So intense was their conviction of the sanctity of the imprisoned human spirit that the Cathari showed with regard to the shedding of blood the same uncompromising consistency as they did in the matter of sex, condemning both the judge who pronounced sentence of death and the soldier who slew his enemy in battle as no better than murderers. On the other hand, suicide—regarded as a legitimate hastening of the time of his deliverance from the bondage of the flesh by the fully initiated, and known as the Endura—would appear to have been allowed, if not indeed encouraged. It has to be remembered in partial explanation that the Endura was practised in days of relentless persecution, when voluntary self-destruction might well seem preferable to falling into the hands of ruthless crusader or inquisitor.

Austerity is the outstanding characteristic of the Catharan existence, but then it was practised only by the “perfected,” or boni homines, whose ranks were small. The severe asceticism enjoined upon the perfected, the arduous nature of the period of preparation, the menace of persecution, which rendered the postponement of initiation to the last possible moment a measure of security—seeing that the mere credens could lawfully disavow membership of the community—all these factors combined to restrict the numbers of the perfected. The simple adherent or credens was not required necessarily to order his life on strict Catharan principles; he might even eat meat and marry. His sole obligation was to venerate the “perfected.” In the reverence which had to be paid to the initiated by the mere believers, or auditores, there is a point of resemblance to Manichaeism, as there is also in certain features of the all-important Catharan rite, the ritual of initiation, known as the Consolamentum. This was exceedingly simple, and in otheir features is reminiscent of the primitive Church. It may be said to have been a combination of the Christian baptism, ordination, eucharist and absolution, all in one. The Lord's Prayer was explained to the postulant, sentence by sentence; he then renounced the works of Satan and the “harlot” Catholic Church, made confession, and received pardon. One of the elders next explained what the life of the bon chretien involved— the abjuration of the flesh in every way and of the shedding of blood, the modelling of life onthe principle of turning the other cheek to the smiter. The precise act of Consolamentum was the placing of the gospel and of the hands of the boni homines present upon the head of the novice, who was thereby admitted into the ranks, in token whereof he was lastly girt with a sacred thread round his naked body and invested with a black gown.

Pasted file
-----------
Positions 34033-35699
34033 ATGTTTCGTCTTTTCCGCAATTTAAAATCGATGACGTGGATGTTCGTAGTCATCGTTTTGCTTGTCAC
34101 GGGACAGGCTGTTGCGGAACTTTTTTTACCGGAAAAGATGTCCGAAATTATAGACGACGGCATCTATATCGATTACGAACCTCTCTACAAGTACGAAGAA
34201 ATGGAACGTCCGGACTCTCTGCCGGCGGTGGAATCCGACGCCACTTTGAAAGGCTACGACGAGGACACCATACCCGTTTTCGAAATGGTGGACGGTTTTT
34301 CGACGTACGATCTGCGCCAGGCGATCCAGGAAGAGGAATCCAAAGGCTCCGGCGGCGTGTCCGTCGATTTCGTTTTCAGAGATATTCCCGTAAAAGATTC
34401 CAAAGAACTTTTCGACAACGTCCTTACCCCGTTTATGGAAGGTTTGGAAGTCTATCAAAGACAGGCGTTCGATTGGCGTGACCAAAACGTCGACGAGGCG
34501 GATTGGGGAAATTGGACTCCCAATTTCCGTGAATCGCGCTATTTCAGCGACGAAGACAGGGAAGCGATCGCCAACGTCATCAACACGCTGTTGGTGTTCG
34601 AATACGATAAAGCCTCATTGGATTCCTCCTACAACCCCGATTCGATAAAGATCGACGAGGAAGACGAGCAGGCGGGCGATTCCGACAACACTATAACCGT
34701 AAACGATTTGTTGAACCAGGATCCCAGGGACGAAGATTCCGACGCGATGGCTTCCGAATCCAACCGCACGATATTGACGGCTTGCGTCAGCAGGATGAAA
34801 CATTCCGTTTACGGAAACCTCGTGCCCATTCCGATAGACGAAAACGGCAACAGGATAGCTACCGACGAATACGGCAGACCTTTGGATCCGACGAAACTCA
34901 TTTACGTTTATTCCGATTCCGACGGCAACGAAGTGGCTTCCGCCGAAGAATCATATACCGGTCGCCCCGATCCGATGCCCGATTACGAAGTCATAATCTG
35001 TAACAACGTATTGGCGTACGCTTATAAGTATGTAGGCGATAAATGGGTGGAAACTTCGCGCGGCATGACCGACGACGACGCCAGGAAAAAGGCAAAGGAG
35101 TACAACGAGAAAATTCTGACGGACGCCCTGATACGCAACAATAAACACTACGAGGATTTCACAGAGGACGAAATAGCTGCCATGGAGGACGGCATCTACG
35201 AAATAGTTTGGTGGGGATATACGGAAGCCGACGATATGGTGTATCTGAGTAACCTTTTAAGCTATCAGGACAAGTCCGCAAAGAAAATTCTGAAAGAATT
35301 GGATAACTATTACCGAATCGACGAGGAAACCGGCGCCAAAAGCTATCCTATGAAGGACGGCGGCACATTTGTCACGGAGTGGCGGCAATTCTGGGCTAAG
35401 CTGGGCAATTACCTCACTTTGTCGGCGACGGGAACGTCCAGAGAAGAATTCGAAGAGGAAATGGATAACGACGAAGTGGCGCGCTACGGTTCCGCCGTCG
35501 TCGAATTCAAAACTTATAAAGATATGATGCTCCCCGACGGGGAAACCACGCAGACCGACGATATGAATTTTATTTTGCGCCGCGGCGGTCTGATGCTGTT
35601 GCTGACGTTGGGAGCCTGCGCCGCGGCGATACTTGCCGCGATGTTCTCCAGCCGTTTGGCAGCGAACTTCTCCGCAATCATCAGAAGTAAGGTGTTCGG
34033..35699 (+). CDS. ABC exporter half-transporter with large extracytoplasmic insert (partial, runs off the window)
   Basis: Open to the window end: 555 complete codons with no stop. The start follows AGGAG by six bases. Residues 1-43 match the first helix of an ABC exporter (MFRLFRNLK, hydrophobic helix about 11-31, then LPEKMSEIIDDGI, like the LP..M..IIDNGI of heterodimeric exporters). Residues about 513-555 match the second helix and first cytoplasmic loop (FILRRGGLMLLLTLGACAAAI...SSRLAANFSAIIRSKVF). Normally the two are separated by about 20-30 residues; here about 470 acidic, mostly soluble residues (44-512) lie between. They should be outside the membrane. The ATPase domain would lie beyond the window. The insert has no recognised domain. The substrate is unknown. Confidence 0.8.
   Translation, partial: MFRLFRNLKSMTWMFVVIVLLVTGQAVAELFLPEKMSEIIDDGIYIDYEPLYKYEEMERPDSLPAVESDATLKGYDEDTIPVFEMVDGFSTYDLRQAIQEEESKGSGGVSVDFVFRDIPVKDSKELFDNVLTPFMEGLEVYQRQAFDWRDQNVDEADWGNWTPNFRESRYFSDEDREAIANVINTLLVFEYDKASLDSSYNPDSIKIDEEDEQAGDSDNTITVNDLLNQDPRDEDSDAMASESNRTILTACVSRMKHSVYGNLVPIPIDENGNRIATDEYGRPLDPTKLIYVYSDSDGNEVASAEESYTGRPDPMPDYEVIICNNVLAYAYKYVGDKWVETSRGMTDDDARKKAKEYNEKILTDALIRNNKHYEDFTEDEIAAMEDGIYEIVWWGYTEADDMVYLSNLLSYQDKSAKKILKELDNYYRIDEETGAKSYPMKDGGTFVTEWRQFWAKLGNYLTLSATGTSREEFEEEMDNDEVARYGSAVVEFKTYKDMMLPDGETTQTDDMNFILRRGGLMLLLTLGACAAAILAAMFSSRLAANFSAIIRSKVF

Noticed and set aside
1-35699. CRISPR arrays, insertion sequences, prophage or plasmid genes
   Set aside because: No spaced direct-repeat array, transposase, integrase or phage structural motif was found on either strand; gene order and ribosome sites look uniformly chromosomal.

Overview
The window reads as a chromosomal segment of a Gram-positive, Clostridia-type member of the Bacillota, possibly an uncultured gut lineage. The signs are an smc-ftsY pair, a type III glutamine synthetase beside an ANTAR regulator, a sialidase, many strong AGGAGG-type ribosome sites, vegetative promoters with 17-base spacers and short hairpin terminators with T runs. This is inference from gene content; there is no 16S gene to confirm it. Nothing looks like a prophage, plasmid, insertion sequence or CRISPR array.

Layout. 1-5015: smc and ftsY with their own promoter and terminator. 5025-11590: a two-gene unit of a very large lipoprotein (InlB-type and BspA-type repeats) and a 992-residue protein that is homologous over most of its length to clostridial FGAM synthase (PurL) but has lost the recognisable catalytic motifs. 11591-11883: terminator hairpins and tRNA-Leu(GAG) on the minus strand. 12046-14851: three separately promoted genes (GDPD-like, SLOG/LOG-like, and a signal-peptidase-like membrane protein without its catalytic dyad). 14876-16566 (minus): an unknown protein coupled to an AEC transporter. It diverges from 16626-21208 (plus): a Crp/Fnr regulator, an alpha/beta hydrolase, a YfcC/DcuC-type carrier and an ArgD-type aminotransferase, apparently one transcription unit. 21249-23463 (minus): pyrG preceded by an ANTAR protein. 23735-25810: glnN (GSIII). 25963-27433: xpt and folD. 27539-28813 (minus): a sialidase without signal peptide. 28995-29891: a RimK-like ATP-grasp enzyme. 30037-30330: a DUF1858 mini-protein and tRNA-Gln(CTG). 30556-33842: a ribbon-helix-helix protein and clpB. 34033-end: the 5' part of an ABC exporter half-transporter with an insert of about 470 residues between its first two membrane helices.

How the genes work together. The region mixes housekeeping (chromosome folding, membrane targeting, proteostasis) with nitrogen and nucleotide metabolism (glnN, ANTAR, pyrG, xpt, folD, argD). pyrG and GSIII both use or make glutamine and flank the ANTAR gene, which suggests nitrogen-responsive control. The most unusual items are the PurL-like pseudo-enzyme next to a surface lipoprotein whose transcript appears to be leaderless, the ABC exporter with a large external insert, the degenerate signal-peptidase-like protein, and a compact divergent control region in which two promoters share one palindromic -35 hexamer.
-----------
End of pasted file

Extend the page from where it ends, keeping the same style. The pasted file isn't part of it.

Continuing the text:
Catharism was clearly a strange amalgam of asceticism and laxity, of some lofty ideals with aberrations which were perverse and unhealthy. We cannot wonder that the Catholic, ever prone to suspect the heretic of immoral practices, should do so with conviction in the case of a sect whose fanatical attitude towards material existence was plainly inconsistent with the elementary facts of life. We enter a purer atmosphere when we turn from the Cathari to the Waldenses. The origin of the name and of the sect has been disputed, but it is probably safe to attribute both to a certain rich merchant of Lyons, named Peter Waldo, a man of no learning but of native goodness of heart, who started a crusade in 1170 for the furtherance of the law of Christ, which seemed nowhere to be obeyed. Distributing his wealth among the poor, he began to preach the gospel in the streets and in private houses, and he soon obtained a following, who came to be known as the Poor Men of Lyons. At first their work had papal approval, their vow and their preaching being expressly commended by Alexander III, with the proviso that they secured the sanction of the clergy in their districts for whatever ministering activities they undertook. In course of time this condition came to be disregarded. The Poor Men used to inveigh zealously against the low moral standard of the clergy. This naturally gave umbrage to the clergy, who refused any longer to countenance the movement, which was formally condemned by the Council of Verona in 1184. The result was that a sect which had originally been perfectly orthodox tended to become heretical. To the two characteristic doctrines that poverty is the true way of life for the sincere Christian and that Holy Scripture is an infallible guide in matters of religion, they added the essentially heretical tenet that every good man is inherently competent to preach and expound Holy Writ. The right of preaching being denied them, they embraced the theory that personal merit avails more than the rite of ordination, and they proceeded to appoint ministers among themselves, thus becoming schismatics. Like other opponents of the Catholic hierarchy, they soon developed Donatist ideas. Uniformity and conservatism of doctrine, which might have been continued in the main by the preservation of a close organisation, tended to disappear when persecution destroyed central control.